COVID-19 vaccination status – processing pitfalls

News  |   25 October 2021

A woman working at a computer and wearing a mask

Public Health England research suggests that the COVID-19 vaccination programme has prevented over 30,000 deaths and over 11 million infections. There is further evidence to suggest that the vaccine also prevents those who catch the virus from infecting other people. It is not surprising, therefore, that many employers are now requesting that their employees confirm their vaccination status before entering the workplace with a view to ensuring a healthy and safe working environment.

With a plethora of new laws and regulations introduced since the emergence of COVID-19, it is perhaps all too easy for employers to overlook their data protection obligations.

The General Data Protection Regulation (GDPR) applies to ‘processing’ personal data. If you are merely conducting a visual check of your employees’ vaccination status and do not retain any personal data, this would not constitute ‘processing’ and would fall outside the scope of the GDPR. However, if you plan to make a record of your employees’ vaccination status, then the GDPR would apply – you must have a lawful basis for processing your employees’ vaccination status and should be able to identify a ‘condition for processing’ as set out in Article 9 of the GDPR.

Firstly, as a lawful basis, most employers should be able to rely on the fact that processing an individual’s vaccination status is necessary for the employer’s legitimate interest or the legitimate interests of a third party, unless there is a good reason to protect the personal data which overrides those legitimate interests.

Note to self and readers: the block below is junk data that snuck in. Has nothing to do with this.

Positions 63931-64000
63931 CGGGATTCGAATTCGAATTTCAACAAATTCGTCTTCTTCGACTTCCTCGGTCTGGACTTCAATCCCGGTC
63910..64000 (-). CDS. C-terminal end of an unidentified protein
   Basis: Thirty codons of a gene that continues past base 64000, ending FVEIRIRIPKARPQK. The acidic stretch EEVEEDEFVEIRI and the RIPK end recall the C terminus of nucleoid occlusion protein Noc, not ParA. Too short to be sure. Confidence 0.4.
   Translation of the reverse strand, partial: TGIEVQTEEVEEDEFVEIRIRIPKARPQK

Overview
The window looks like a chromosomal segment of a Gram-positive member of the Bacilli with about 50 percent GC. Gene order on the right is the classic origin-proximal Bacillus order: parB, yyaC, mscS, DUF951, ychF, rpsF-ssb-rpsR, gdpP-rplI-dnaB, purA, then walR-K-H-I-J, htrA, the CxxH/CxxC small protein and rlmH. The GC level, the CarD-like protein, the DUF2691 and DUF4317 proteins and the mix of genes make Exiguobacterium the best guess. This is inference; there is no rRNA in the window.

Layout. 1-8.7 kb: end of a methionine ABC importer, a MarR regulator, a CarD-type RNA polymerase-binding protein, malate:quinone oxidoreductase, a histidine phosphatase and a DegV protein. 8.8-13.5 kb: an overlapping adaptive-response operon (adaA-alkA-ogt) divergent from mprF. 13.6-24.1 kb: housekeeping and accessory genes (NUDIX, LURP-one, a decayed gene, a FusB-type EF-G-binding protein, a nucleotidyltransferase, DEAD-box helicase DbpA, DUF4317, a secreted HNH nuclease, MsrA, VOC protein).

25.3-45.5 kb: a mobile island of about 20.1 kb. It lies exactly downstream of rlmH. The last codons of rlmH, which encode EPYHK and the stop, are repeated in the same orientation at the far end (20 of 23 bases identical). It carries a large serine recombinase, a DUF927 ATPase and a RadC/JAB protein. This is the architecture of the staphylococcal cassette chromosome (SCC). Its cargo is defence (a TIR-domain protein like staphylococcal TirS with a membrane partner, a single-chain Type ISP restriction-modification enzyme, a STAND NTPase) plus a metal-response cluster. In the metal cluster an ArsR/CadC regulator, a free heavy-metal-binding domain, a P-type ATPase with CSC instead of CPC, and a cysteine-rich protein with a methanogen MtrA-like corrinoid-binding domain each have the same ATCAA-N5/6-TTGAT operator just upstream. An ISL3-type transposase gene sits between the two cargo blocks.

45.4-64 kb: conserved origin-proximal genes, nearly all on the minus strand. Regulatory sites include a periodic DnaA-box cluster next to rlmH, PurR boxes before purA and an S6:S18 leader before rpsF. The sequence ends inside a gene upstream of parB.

Secondly, given that health data has the more protected status of “special category data” under the GDPR, employers will need to identify an Article 9 condition for processing. There are two main Article 9 conditions which may be relevant:

  • The employment condition - where processing is necessary for the purposes of carrying out obligations in the field of employment law, such as ensuring health, safety and welfare of employees; or
  • The public health condition - where processing is necessary for reasons of public interest in the area of public health.

Finally, to ensure compliance with the relevant data protection legislation, employees should be told why the information relating to their vaccination status is needed, how it will be stored, how long it will be retained and who will be able to access it.

The Information Commissioner’s Office applies a reasonably narrow approach to the recording of employees’ vaccination status in its guidance which states: “Your reason for recording your employees’ vaccination status must be clear and necessary. If you cannot specify your use for this information and are recording it on a ‘just in case’ basis, or if you achieve your goal without collecting this data, you are unlikely to be able to justify collecting it.”

Most data protection policies will need to be reviewed to take account of the above advice. If you have any questions or require our assistance in ensuring compliance with the relevant data protection regulations, please get in touch with a member of our Employment Team on 020 8290 0440.

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